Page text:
All Propositions Are True
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after 1 vote the winner is...
ElliottR
Voting Style:  Open  Point System:  7 Point  
Started:  4/30/2017  Category:  Philosophy  
Updated:  8 months ago  Status:  Post Voting Period  
Viewed:  698 times  Debate No:  102307 
Debate Rounds (3)
Comments (6)
Votes (1)
Consider the proposition p = "A rectangle is a square." Since some rectangles are squares, a rectangle is a square. Thus, p is true. Since some rectangles are not squares, a rectangle is not a square. Thus, p is not true. So by Conjunction Introduction, p is true and p is not true. But that is a contradiction. Since every proposition follows from a contradiction by the Principle of Explosion, the proposition "all propositions are true" is true. Therefore, all propositions are true.
The proposition p is invalid and essentially meaningless as it does not make any reference to the circumstance under which it is true. i.e. it has no context. You may as well say p = "The sky is blue". Isolated from its context, this too would also be invalid and meaningless. The valid statement would be p = "The sky is sometimes blue in the daytime" (i.e it's grey when it's raining, black in the night time etc..) Your very next sentence however, does give the correct context though. i.e Only "some rectangles are squares" So for the proposition to be valid it must become p = "Some rectangles are squares". I'm afraid the rest of your argument falls apart very quickly after this. 

p is true if and only if a rectangle is a square. More information isn't necessary. Propositions of a similar form seem prevalent.
The word "is" implies the present time. "Larson Geometry" (2012) p. 509, "Geometry" (2012) by Burger, Chard, et al. p. 403, and "Geometry" (2012) by Carter, Cuevas, et al. p. 403 all state the following proposition as a theorem. If a quadrilateral is a parallelogram, then its opposite sides are congruent. The hypothesis of the conditional statement is a proposition with a form similar to "A rectangle is a square." "Larson Geometry" p. 8687, "Geometry," Burger, et al. p. 81, and "Geometry," Carter, et al. p. 107 use symbolic notation to express conditional statements. This use suggests the hypothesis "A quadrilateral is a parallelogram" is a proposition, which further suggests "A rectangle is a square" is a proposition. "Some rectangles are squares" does not have the same meaning as p does. The former is always true, but the latter is sometimes false.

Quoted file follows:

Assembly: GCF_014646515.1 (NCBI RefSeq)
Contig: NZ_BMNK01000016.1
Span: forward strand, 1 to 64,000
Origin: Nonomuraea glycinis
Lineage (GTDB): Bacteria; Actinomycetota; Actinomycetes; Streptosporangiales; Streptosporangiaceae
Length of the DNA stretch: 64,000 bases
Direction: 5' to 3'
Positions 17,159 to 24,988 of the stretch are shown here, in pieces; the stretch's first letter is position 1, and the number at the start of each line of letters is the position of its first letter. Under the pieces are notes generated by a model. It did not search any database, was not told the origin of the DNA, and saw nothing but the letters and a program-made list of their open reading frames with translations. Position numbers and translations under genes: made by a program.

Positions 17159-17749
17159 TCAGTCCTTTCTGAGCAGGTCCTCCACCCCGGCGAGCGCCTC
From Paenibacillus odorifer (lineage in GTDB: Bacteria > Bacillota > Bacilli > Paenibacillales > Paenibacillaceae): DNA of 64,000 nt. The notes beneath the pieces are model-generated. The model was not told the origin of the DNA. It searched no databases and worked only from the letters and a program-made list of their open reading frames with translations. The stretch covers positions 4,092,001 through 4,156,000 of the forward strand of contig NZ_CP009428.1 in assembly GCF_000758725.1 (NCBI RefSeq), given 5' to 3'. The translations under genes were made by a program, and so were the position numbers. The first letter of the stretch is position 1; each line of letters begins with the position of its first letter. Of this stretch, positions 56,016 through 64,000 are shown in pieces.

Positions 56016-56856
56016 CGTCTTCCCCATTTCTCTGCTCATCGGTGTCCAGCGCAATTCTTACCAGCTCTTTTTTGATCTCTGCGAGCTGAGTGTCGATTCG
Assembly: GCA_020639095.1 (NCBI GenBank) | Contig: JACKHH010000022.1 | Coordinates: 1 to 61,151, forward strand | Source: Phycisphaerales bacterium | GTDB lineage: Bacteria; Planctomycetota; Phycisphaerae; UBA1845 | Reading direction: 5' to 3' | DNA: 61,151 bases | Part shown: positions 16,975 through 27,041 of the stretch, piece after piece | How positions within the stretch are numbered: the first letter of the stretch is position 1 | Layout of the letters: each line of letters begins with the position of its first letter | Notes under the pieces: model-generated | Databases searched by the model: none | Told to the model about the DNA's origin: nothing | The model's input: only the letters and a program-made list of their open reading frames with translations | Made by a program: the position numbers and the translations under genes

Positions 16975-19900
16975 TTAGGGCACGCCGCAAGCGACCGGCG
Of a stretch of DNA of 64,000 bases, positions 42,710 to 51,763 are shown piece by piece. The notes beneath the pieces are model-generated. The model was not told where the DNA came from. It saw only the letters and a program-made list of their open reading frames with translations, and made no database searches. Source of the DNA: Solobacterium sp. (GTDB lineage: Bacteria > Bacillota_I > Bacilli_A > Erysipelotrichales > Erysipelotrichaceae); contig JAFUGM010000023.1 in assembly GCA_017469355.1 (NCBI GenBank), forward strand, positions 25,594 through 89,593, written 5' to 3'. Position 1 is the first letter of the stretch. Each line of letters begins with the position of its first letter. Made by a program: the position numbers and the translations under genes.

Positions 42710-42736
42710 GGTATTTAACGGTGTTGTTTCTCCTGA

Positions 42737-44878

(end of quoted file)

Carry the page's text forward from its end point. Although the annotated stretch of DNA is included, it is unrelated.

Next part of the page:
Your first line  "p is true if and only if a rectangle is a square" Therefore, p is false if and only if a rectangle is not a square. Hence, there is no contradiction. p cannot be both true and false at the same time and under the same conditions. i.e. within the same context. 

You could argue that "A rectangle is a square" from the second sentence of my argument in Round 1 is not the same proposition as "A rectangle is a square" from the fourth sentence because the rectangle being referred to in the second sentence isn't the same rectangle being referred to in the fourth sentence. While I agree the rectangles aren't the same, p does not require them to be the same. The three textbooks I cited use propositions such as "A quadrilateral is a parallelogram" in a manner such that they apply to each member of the subject's type. Likewise, I am using "A rectangle is a square" in a manner such that the proposition applies to each rectangle. "A rectangle is a square" is sometimes true.